It is wonderful and a privilege to be here to be asked to speak to you this evening.
Not least because I am able to celebrate the work of the Muslim Council of Britain, but also because I was asked to speak about the Muslim Community’s contribution to our economy. As requested, I will speak about the economy and our future, but first I would like to speak more broadly.
Many members of the Muslim community – my constituents – tell me about their perception of increasing Islamophobia within our society. I hear it every time I visit the wonderful South London Islamic Centre which – along with other Mosques – I am proud to have in my constituency. There is a rising sense of fear and victimisation. Let us be frank: too often stories of crimes reach headlines far more rapidly if the perpetrator happens to be Muslim than if from another religion. And even if the story reaches the headlines when the perpetrator is a white person, the description rarely mentions their faith.
Perpetrators should be defined by their crimes; crimes shouldn’t be defined by the faith of their perpetrators. If that becomes the norm then your faith becomes defined by one perception.A false perception only encouraged when media channels invite people who claim to represent your community but simply distort your faith – and have no mandate to speak on your behalf.
I have had many advantages in life, but I – and my family – have known discrimination – not just in people’s actions towards us, but also their attitudes. I know how dark and overbearing that cloud of intolerance can seem. But I hope my very presence here today shows that in the grand scheme of things, Britain has managed the increasing diversity of our society successfully. But we can never be satisfied – we can never be complacent, as the increase in Islamaphobia has shown. Moving beyond intolerance to tolerance; then beyond tolerance towards respect and appreciation toward one another. That must be our goal.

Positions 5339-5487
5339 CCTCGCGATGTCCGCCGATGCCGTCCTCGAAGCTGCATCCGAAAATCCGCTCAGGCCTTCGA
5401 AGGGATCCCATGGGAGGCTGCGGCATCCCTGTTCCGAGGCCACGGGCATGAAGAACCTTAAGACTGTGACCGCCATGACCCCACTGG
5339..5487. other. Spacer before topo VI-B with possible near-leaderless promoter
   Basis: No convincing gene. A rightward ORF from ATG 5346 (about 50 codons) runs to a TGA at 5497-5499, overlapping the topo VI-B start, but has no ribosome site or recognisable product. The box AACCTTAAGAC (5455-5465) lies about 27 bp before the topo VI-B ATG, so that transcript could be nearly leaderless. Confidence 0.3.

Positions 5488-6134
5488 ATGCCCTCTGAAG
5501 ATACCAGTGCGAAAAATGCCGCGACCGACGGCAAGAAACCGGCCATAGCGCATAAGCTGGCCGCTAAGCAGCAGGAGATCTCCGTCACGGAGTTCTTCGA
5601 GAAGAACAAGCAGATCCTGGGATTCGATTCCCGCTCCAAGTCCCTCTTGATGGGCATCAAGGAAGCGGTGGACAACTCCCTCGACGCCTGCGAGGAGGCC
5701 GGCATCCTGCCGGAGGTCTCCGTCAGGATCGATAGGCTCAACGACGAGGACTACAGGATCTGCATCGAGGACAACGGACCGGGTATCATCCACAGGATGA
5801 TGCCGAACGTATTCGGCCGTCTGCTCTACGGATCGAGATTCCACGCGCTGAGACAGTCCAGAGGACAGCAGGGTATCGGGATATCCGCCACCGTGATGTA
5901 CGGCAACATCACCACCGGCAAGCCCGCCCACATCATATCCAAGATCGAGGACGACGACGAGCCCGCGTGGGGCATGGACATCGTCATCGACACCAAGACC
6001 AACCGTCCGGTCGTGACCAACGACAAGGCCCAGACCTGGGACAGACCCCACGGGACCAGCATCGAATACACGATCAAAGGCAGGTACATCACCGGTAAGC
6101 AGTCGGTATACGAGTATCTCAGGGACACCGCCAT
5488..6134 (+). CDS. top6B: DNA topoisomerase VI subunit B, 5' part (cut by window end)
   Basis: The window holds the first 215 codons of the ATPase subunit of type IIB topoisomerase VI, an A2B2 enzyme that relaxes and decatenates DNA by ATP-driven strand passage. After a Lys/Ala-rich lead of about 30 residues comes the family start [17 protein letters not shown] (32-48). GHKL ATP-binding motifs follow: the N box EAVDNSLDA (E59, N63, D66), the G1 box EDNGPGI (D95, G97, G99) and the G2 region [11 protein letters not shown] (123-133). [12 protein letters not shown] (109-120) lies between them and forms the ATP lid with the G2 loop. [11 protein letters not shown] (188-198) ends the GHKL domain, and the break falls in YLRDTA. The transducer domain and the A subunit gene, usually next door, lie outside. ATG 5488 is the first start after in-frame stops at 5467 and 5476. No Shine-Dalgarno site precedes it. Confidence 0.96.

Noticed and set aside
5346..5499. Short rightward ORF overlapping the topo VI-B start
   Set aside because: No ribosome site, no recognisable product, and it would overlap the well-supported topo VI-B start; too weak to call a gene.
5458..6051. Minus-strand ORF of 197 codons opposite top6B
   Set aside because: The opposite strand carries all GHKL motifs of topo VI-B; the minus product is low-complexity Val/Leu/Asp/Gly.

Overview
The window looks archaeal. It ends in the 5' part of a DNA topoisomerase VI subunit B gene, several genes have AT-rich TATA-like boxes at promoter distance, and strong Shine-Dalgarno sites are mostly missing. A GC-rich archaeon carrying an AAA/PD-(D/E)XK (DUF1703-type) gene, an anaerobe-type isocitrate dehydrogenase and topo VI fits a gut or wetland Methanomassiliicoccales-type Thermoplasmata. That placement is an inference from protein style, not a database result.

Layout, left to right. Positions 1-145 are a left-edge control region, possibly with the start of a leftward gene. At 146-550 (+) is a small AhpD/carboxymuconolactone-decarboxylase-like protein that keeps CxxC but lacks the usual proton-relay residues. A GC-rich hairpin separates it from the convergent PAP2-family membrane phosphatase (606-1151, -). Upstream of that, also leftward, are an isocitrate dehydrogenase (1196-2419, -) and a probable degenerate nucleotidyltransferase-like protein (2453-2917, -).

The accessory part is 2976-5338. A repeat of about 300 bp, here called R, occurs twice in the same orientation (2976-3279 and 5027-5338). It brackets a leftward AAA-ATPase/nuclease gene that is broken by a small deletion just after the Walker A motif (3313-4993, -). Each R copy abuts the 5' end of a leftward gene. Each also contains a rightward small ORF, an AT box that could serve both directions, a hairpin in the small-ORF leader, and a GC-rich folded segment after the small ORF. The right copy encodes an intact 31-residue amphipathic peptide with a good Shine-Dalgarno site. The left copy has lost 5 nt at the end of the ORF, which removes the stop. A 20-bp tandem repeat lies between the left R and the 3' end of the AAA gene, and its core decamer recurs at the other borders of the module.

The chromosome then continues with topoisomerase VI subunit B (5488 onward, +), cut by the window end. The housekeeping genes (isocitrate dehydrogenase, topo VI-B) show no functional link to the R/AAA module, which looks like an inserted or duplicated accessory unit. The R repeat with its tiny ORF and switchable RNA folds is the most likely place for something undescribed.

So you have my commitment – and that of my Party – to work with you to ensure that our society, in its ever increasing diversity, always seeks to build a future in which all people, with their unique talents, heritage and beliefs, are both valued and free to pursue their dreams, to make their contribution.
Because a friend of mine, who is here today, once said it to me beautifully: “I’m sick and tired of people telling me to integrate – I’m here to contribute”.
And that should be the measure of every person in our society. How they contribute.
And if that is a measure we go by, then the British Muslim community is a community we should be exceptionally proud of – with so many people and organisations in this room who should be celebrated and championed. Not just the financial contribution – though that is significant: adding £31 billion to the UK economy – but far more importantly, the human contribution.
Consider the contributions of people like my friend Sadiq Khan – the first Muslim Minister to attend Cabinet and a former head of legal affairs of the MCB; people like Mishal Husain – one of my frequent interviewers! People like Nazir Afzal at the Crown Prosecution Service; Labour’s own Lord Gulam Noon; sports personalities such as Amir Kahn and our Olympic hero Mo Farah; and so many others. I know you had Rushanara here last year, who spoke about the British Muslim community’s contribution to international development. She now uses that same passion and expertise as part of Labour’s Shadow education team.
So there are the people and then there are the countless organisations that fall under the Muslim Council of Britain’s umbrella – and actually the MCB itself. The MCB plays a major role in the UK’s society and economy. I think of when the MCB organised the World Islamic Economic Forum in London, the first one to be held in a Non-Muslim country. It was the MCB who worked with Ken Livingstone to lobby the Muslim world to back London’s bid for the Olympics. We were able to host the best games in history due to that contribution and so many others. The country is grateful for it.